As a resident of Texas, you’re probably very familiar with the state’s driving while intoxicated (DWI) laws. You know that if you’re convicted of DWI, your Texas driver license will most likely be suspended for some time. But what about drug offenses? Did you know that if you’re facing drug charges, your license could be at risk?
In Texas, if someone is convicted of a drug or controlled substance, the following will occur:
- Their driver license will be suspended for 180 days, and
- They will have to complete a 15-hour Drug Education Program for each one of their drug convictions. An online course will NOT be accepted.
“What if I don’t have a valid Texas driver license and I’m convicted of a drug offense?” In that case, you will not be able to obtain a driver license for 180 days. When someone is convicted of a drug offense and they are denied a license, this is called an Order of Prohibition.
An Order of Prohibition (for someone without a valid license) does not begin from the date of the drug arrest or conviction. Instead, the clock starts ticking on the day the individual contacts the Texas Department of Public Safety (DPS) to get information about obtaining a driver license.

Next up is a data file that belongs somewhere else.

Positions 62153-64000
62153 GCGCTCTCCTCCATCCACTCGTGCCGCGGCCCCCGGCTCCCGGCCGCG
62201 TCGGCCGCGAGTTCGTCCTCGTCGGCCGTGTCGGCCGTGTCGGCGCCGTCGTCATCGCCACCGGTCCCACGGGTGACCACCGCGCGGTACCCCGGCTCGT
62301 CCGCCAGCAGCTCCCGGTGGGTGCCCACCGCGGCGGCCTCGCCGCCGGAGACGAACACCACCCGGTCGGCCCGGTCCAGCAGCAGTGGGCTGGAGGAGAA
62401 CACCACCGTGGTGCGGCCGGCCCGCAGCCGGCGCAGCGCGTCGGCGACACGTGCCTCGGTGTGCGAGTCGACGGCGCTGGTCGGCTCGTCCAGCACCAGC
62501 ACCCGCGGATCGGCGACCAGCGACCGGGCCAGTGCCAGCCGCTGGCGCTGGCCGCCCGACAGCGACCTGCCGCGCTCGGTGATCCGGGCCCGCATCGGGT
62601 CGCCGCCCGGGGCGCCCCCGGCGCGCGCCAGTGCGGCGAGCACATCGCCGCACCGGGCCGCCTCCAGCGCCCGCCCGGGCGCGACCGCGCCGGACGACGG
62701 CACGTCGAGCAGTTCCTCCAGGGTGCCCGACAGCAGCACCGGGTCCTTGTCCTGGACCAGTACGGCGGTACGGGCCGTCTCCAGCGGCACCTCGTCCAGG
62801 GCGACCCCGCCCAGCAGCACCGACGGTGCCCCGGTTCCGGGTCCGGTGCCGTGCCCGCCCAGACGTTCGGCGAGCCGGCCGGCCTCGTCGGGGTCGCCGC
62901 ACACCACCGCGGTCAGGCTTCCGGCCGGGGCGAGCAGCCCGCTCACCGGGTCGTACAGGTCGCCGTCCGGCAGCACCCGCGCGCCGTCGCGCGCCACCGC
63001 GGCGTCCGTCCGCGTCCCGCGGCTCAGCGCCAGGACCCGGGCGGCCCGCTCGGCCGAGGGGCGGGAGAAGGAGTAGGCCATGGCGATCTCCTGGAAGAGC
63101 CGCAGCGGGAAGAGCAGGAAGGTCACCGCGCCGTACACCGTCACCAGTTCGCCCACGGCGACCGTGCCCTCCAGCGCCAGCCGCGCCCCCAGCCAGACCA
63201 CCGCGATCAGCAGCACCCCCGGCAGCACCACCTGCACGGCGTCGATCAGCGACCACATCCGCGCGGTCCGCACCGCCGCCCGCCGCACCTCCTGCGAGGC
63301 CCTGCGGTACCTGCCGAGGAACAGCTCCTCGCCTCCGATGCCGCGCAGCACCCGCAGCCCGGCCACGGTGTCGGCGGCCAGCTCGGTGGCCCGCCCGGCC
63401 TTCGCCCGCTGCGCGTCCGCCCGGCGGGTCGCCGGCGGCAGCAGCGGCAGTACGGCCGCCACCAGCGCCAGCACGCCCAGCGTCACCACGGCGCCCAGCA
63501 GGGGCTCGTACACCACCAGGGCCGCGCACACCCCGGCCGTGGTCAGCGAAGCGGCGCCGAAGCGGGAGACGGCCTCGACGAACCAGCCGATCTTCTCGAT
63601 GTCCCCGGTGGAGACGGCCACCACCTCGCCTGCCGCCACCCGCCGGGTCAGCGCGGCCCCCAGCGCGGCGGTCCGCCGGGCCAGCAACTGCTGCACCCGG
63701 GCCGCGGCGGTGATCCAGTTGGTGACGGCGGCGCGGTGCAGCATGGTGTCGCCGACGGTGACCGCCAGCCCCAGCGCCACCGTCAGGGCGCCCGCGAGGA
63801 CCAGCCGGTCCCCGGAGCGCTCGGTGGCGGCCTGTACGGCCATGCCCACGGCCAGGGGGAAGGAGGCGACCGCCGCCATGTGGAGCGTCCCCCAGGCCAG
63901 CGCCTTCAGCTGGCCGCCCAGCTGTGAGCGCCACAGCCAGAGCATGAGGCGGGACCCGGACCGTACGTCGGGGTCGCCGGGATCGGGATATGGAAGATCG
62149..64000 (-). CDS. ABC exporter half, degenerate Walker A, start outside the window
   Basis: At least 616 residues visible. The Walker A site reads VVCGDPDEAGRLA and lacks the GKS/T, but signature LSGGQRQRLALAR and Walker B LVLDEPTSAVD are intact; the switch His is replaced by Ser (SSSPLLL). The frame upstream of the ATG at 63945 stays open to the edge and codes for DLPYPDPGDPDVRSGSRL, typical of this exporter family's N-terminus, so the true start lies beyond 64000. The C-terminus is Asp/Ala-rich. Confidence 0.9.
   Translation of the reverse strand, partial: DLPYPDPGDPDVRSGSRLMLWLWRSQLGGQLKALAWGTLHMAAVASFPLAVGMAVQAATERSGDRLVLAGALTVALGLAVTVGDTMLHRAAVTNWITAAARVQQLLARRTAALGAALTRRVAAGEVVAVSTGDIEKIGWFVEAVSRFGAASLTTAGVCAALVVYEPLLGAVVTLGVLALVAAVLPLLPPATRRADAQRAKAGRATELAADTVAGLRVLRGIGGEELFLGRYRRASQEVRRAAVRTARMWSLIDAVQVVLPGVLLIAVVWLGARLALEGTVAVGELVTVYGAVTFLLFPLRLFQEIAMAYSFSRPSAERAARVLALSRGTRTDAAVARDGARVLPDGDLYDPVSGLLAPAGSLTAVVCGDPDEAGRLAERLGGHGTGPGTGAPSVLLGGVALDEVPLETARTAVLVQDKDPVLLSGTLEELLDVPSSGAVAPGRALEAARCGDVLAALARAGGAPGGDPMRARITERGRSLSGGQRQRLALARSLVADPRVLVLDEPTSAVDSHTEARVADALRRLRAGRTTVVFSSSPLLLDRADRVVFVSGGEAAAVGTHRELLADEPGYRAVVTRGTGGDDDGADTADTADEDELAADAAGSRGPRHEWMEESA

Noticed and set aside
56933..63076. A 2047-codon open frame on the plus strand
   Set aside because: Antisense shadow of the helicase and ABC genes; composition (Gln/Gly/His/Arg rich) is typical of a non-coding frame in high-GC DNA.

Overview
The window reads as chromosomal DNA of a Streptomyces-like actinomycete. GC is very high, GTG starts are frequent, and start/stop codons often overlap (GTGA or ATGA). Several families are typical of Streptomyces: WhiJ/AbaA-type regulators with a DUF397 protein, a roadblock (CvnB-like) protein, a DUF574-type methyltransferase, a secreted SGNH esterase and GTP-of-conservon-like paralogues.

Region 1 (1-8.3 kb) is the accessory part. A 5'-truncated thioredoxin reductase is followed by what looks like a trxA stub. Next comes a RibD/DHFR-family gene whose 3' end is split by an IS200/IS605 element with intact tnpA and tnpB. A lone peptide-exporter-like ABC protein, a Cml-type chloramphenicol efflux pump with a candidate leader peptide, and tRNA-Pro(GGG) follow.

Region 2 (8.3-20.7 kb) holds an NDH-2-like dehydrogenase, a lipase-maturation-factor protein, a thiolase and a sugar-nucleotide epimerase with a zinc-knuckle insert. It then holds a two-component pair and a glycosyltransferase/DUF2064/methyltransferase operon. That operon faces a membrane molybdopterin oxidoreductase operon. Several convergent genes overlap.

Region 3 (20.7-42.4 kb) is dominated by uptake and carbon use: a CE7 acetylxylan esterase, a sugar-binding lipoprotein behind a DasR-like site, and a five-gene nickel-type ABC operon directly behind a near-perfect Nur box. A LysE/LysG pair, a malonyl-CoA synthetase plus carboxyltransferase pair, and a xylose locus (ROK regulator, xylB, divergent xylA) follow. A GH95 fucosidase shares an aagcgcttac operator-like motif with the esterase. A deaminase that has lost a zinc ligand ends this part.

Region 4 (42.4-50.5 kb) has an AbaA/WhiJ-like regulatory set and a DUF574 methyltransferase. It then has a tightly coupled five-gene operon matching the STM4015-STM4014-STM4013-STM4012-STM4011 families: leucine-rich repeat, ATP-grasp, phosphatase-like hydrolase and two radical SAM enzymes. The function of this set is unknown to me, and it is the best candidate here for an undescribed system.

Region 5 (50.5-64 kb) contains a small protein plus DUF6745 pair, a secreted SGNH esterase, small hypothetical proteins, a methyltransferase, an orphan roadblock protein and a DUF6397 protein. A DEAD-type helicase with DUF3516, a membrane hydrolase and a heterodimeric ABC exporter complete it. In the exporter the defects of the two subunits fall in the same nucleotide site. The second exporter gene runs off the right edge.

Reinstating a License After a Drug Conviction
Suppose you are convicted of a drug offense and your driver license is suspended for 180 days. To reinstate your Texas driver license, you must:
- Pay a reinstatement fee.
- Obtain an SR-22 financial responsibility certificate from an insurance company and submit it to DPS. You must maintain the SR-22 for two years from the date of your drug conviction.
- When you complete the mandatory Drug Education Program, provide the DPS with the certificate of completion.
Related: Can I Expunge My Criminal Record?
The best way to avoid a six-month license suspension is to avoid a conviction in the first place. To start fighting your charges, contact my Fort Worth criminal defense firm.